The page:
More than once in the course of reading Neal Stephenson’s Reamde I wondered what exactly the book was about, where it was going, and if I was actually enjoying it. This serves me right. I often don’t bother looking into what I’m about to read beyond the blurb so as to avoid any preconceived ideas often imparted by reviews. There came a point five hundred pages in and a little more than half way through where I realized that this book wasn’t going to spoon feed anything to me.
From the blurb posted on Amazon: “The breathtaking tale of a wealthy tech entrepreneur caught in the very real crossfire of his own online fantasy war game.”
This describes only the beginnings of what transpires in Reamde and doesn’t hint at the rest of the story that bridges a dozen characters through a bewildering set of occurrences around the globe. The tech entrepreneur and his next-gen MMORPG have some very serious fans, including some vengeful Russians who don’t like being swindled of their virtual or even small amounts of real-world money by some player-hackers who have found a way to trick players into giving up their loot. Other players in the tale are introduced, each with skin in the game, including an MI6 agent, an innocent girl, and some serious jihadists with no sense of humor. You now get the idea of the unfolding nuttiness of this book.
I won’t spoil the rest of the plot. Fair warning that the story spends quite a bit of time in places that might not hold your interest, and I was impatient during certain sections as I wanted to get back to the characters I felt the most invested with. Reamde is a big chunk of book, clocking in at almost a thousand pages. Cryptonomicon challenged many with its length (200 pages longer), yet Reamde had more sections that just dragged. Fortunately, there are plenty of good parts, and the best action sequences are spread throughout.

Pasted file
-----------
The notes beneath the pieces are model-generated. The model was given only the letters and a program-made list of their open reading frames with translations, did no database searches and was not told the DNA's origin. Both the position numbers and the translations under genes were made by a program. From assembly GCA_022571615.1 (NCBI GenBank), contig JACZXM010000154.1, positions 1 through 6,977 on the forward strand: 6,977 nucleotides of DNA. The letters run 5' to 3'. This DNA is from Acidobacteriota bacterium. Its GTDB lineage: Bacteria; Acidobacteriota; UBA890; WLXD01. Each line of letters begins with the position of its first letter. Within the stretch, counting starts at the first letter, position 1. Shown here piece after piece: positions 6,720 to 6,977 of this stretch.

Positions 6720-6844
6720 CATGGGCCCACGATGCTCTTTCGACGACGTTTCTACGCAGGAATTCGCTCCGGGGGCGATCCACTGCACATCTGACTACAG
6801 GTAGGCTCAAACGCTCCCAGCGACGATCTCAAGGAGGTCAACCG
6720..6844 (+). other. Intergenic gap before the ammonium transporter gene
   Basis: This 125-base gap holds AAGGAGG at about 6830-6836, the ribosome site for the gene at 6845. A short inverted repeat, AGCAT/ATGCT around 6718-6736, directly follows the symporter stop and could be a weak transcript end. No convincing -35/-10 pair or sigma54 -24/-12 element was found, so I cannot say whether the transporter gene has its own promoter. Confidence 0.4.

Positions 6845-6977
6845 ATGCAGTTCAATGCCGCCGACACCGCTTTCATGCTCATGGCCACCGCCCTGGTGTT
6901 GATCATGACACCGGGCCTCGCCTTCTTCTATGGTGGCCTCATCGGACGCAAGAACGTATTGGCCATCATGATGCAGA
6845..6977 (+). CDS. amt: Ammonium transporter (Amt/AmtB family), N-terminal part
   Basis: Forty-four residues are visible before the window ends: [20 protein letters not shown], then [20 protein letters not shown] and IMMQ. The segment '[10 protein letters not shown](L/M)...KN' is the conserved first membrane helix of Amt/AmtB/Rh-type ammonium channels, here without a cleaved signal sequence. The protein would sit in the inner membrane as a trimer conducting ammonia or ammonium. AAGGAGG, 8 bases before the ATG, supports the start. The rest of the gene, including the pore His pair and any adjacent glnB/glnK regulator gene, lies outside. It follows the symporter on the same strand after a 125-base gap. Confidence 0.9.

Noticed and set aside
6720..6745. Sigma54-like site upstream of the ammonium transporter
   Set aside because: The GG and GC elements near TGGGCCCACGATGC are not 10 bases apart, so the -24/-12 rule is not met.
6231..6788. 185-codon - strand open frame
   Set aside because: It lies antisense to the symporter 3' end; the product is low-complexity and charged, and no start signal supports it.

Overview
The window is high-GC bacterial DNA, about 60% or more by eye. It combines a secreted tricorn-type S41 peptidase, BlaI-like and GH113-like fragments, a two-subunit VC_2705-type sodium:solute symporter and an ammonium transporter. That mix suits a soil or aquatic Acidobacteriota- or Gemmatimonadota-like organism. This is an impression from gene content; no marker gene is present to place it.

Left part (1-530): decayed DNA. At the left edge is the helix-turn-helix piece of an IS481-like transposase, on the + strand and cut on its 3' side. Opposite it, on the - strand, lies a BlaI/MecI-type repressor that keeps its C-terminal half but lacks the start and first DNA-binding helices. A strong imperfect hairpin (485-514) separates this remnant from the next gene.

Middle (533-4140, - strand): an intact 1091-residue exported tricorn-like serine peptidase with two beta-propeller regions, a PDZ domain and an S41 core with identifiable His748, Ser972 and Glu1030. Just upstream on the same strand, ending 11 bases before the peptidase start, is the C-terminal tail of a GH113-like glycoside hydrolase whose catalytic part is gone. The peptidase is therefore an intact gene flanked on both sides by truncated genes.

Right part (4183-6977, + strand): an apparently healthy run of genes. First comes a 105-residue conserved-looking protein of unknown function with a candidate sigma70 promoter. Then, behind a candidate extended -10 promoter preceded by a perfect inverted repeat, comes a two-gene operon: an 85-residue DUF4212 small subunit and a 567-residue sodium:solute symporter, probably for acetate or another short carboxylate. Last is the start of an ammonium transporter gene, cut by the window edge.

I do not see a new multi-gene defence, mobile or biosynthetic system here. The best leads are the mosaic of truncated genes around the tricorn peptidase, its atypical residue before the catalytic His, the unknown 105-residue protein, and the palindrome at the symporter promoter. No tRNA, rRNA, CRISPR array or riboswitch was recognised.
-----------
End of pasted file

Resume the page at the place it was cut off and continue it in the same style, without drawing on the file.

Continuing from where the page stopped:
Yes, I praise Reamde for its action. This is not Stephenson’s first thriller. His earlier works, including the 2005 novel Interface, qualify, yet that novel contains the speculative fiction ingredient of a president implanted with a biochip that affects him based on input from his political base. Reamde’s sole speculative elements are the nature of the eponymous computer virus and the MMORPG T’Rain that World of Warcraft players today would sacrifice kittens to be able to play. Otherwise Reamde deals with tech that is very real and often deadly. Stephenson journeys into the world of gun-owners, hunters, and military men. Hiro Protagonist would have a tough time in the harsh Canadian wilds described in the final act of Reamde when all this firepower comes into play.
So even at the novel’s slowest parts where I was wondering why I should care about what seemed to be some marginal character, Reamde remained readable because I thoroughly enjoy Stephenson’s prose, wit, and wordplay. Could it have been shorter? Without a doubt. But if you’ve read his previous works, you know what you’re getting into, and there are some surprises along the way, just more grounded ones than his later straight-up science fiction tales.